Ricard Zonta – the rather accident-prone former Grand Prix driver – is today celebrating his 36th birthday!
Hailing from the same town as his compatriot Maurício Gugelmin and spurred on by his father dirt track racing exploits, Ricardo quickly moved up from karting to win the Formula Chevrolet title. He won the SudAm title in his maiden season in 1995, and then crossed the Atlantic to race in the Formula 3000 championship.
After winning two races in his maiden season, his promised was all too apparent, and when he was signed to the crack Super Nova squad for the 1997 season, he went on to claim the championship after a fantastic year-long battle with Juan Pablo Montoya.
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Formula 1 beckoned, and he tested for the Jordan team in 1998 while also dovetailing his efforts with a stint in Mercedes-Benz’s sports car team, winning the FIA GT title. McLaren boss Ron Dennis signed him onto McLaren’s books, and he looked set to be the next South American sensation.
Placed by Dennis at the new British American Racing team alongside Jacques Villeneuve for the 1999 Formula 1 season, in what many hoped would be a year of learning for the young Brazilian. Many expected him to give the Canadian a run for his money.
But in just his second race weekend and on home soil, he crashed heavily in practice and broke bones in his foot. The accident put him out until the Canadian Grand Prix, and he took awhile to regain form. He survived an almighty accident during the Belgian Grand Prix weekend, failing in a challenge put down by Villeneuve to take Eau Rouge flat-out (Villeneuve also wrecked the sister chassis).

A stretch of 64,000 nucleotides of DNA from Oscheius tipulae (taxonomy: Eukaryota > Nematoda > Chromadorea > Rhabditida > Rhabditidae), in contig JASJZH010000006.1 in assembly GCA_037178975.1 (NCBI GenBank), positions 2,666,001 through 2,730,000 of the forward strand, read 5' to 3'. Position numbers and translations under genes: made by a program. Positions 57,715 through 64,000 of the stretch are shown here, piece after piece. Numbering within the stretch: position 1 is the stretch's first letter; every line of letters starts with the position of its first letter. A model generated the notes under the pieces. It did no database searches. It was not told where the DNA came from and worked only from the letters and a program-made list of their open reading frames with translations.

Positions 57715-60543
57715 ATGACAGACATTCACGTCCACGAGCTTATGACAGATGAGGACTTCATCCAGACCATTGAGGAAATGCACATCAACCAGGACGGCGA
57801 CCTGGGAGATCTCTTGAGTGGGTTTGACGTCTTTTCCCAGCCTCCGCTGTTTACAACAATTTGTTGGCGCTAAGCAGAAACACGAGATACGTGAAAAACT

He remained on board for the 2000 season, and scored his first championship point with sixth in Australia. But he had another accident: this time his front suspension collapsed during a test at Silverstone, vaulting him over the safety fencing. Incredibly he emerged with no more than a cut finger.
But he fell out of favour in the team after tagging Villeneuve at the German Grand Prix, and despite two more sixth-placed finishes in Italy and Indianapolis, he was out of a race drive for the 2001 season, signing as Jordan’s test driver.
Mid-year he was called up to the Canadian Grand Prix after Heinz-Harald Frentzen was ruled out through injury, and later had another outing with the team in Germany when Frentzen was fired. But he was overlooked for a full-time berth at the expense of Jean Alesi, and it was abundantly clear that he wasn’t going anywhere with the Jordan team.
He dropped back to the Telefonica World Series in 2002, and won the title, proving that he still could do the job behind the wheel.
He rejoined F1 in 2003 as Toyota’s test driver, and remained there for the next four seasons, later deputising (but rarely impressing) in the latter half of 2004 when the team fired Cristiano da Matta.
He joined Renault’s F1 test line-up for the 2007 season, but was used little during the year, and so he also concentrated on the Stock Car Brasil series, later making a successful switch to sports car racing.
[Images via AUTOSPORT, F1Onboard, LAT, The Cahier Archive, XPB]
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